Nov 18, 2018

Democrats' battle for speaker becomes a national campaign

Nancy Pelosi heads into a Democratic caucus meeting in the U.S. Capitol Visitor Center this week. Photo: Chip Somodevilla via Getty Images

The battle over whether Rep. Nancy Pelosi, who already became the first woman to serve as speaker of the House in 2007, will retake the gavel for Democrats now that they're in the majority has "exploded into a national political campaign," reports the Washington Post.

Why it matters: The speaker of the House will not only be responsible for advancing the Democrats' legislative agenda, but will also "emerge as the country’s most high-profile counterpoint to President Trump — who will set the strategy for investigating him, who will lead the opposition to his agenda, and who will be the face of the Democratic Party ahead of the 2020 campaign," per the Post. Riding a wave of at least 40 flipped House seats, new Democratic members have an expectation for change, one that could come via a speaker challenge from African-American lawmaker Rep. Marcia L. Fudge (D-Ohio).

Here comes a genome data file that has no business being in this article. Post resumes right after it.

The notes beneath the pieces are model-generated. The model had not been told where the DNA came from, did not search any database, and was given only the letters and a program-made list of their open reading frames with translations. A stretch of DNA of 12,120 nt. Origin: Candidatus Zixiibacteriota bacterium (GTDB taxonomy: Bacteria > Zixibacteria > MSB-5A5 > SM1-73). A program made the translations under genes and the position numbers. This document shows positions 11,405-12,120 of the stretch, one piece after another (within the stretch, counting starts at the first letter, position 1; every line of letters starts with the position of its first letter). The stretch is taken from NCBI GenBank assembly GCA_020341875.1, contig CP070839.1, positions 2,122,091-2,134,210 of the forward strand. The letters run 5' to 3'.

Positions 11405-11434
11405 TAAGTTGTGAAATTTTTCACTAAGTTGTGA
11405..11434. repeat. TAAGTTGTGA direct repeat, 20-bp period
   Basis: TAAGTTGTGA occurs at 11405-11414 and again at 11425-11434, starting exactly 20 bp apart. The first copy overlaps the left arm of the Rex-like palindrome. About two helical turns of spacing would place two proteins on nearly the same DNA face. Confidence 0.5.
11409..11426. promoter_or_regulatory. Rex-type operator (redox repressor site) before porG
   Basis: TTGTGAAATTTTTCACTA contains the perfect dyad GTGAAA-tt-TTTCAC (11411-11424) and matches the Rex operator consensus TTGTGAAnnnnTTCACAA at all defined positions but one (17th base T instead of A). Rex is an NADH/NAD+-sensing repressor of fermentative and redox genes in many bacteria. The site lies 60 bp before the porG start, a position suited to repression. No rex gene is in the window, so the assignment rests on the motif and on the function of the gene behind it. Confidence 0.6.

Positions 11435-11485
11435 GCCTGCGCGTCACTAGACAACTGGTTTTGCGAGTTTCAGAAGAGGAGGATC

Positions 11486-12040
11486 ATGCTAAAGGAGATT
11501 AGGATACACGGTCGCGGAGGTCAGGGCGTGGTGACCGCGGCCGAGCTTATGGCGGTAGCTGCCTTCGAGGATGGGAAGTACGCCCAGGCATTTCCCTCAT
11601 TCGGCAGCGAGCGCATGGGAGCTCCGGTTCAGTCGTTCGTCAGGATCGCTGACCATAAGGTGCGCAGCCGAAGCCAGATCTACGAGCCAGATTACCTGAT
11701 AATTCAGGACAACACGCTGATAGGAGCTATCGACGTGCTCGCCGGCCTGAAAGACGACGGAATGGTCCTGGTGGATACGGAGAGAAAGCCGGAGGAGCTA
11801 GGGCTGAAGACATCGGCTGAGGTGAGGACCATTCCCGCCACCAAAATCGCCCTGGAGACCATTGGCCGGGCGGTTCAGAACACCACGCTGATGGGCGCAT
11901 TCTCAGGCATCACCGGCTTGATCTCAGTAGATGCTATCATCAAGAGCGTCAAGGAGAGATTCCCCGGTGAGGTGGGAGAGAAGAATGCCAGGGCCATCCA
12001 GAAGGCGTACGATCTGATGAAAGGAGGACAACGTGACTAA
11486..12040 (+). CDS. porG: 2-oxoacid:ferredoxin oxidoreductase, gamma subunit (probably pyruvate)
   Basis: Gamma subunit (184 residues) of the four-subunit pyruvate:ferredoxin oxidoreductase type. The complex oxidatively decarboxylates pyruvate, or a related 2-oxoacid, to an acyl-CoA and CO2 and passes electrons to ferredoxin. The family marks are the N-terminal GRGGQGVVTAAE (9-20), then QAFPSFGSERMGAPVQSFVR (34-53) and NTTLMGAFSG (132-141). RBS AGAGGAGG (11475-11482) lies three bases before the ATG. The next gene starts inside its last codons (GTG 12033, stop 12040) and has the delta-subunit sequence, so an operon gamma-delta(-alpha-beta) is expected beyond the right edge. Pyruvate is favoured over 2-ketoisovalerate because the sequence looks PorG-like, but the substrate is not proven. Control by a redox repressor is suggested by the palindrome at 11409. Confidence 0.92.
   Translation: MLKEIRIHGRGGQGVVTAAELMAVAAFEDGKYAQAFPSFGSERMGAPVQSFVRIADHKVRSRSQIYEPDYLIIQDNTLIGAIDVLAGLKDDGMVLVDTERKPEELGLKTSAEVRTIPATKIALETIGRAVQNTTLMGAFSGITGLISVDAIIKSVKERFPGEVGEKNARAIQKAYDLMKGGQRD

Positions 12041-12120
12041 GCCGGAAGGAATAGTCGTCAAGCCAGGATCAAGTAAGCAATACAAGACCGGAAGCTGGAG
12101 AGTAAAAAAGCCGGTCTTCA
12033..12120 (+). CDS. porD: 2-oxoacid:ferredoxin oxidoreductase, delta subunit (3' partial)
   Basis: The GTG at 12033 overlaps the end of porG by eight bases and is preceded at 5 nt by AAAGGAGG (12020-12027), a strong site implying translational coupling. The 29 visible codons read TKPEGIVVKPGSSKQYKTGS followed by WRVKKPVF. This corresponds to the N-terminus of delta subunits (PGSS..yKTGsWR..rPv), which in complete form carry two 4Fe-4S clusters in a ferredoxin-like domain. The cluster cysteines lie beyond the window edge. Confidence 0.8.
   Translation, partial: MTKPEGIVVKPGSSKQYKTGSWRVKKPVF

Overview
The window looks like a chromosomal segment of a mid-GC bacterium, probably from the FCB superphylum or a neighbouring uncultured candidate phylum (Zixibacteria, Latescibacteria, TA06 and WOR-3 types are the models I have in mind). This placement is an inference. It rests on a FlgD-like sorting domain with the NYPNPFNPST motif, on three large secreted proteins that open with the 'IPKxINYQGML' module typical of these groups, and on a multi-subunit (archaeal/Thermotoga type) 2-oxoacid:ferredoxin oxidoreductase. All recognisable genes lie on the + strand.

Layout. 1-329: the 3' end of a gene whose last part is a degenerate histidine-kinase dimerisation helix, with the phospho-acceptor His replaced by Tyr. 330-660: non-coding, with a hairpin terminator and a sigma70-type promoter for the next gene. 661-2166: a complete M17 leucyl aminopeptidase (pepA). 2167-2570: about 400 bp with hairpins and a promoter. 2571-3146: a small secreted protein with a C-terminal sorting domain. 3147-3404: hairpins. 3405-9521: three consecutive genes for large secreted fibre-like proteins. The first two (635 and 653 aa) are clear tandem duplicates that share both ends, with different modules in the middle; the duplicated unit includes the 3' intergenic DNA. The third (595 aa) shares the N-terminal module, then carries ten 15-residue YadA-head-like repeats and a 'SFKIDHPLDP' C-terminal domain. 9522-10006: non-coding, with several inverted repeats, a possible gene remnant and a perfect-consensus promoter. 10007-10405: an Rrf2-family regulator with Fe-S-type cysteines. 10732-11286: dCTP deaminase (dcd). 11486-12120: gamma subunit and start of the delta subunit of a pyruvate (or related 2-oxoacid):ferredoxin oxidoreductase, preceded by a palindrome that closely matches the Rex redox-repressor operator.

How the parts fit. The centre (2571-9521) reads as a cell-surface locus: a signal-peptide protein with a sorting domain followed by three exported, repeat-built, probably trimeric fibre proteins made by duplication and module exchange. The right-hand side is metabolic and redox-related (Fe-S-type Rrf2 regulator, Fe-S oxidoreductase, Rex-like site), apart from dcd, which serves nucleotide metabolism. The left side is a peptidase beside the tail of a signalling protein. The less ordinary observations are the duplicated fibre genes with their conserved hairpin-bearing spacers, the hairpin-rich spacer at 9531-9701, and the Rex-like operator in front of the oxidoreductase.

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In photos: Protests over George Floyd's death grip Minneapolis

The Third Police Precinct burns in Minneapolis on Thursday night. Photo: Stephen Maturen/Getty Images

Demonstrators demanding justice burned a Minneapolis police station and took control of the streets around it last night, heaving wood onto the flames, kicking down poles with surveillance cameras and torching surrounding stores.

What's happening: The crowd was protesting the death of George Floyd, an unarmed black man whose life was snuffed out Tuesday by a white Minneapolis police officer who kneeled on his neck for about eight minutes.

Minneapolis mayor to Trump: “Weakness is pointing your finger” during a crisis

Minneapolis Mayor Jacob Frey fired back at President Trump on Friday, after the president accused the mayor of weak leadership amid violence sparked by the killing of an unarmed black man by a white police officer.

Driving the news: Trump made his accusations in a pair of tweets early Friday, saying he would bring the national guard into Minneapolis if Frey couldn't “bring the City under control.” 

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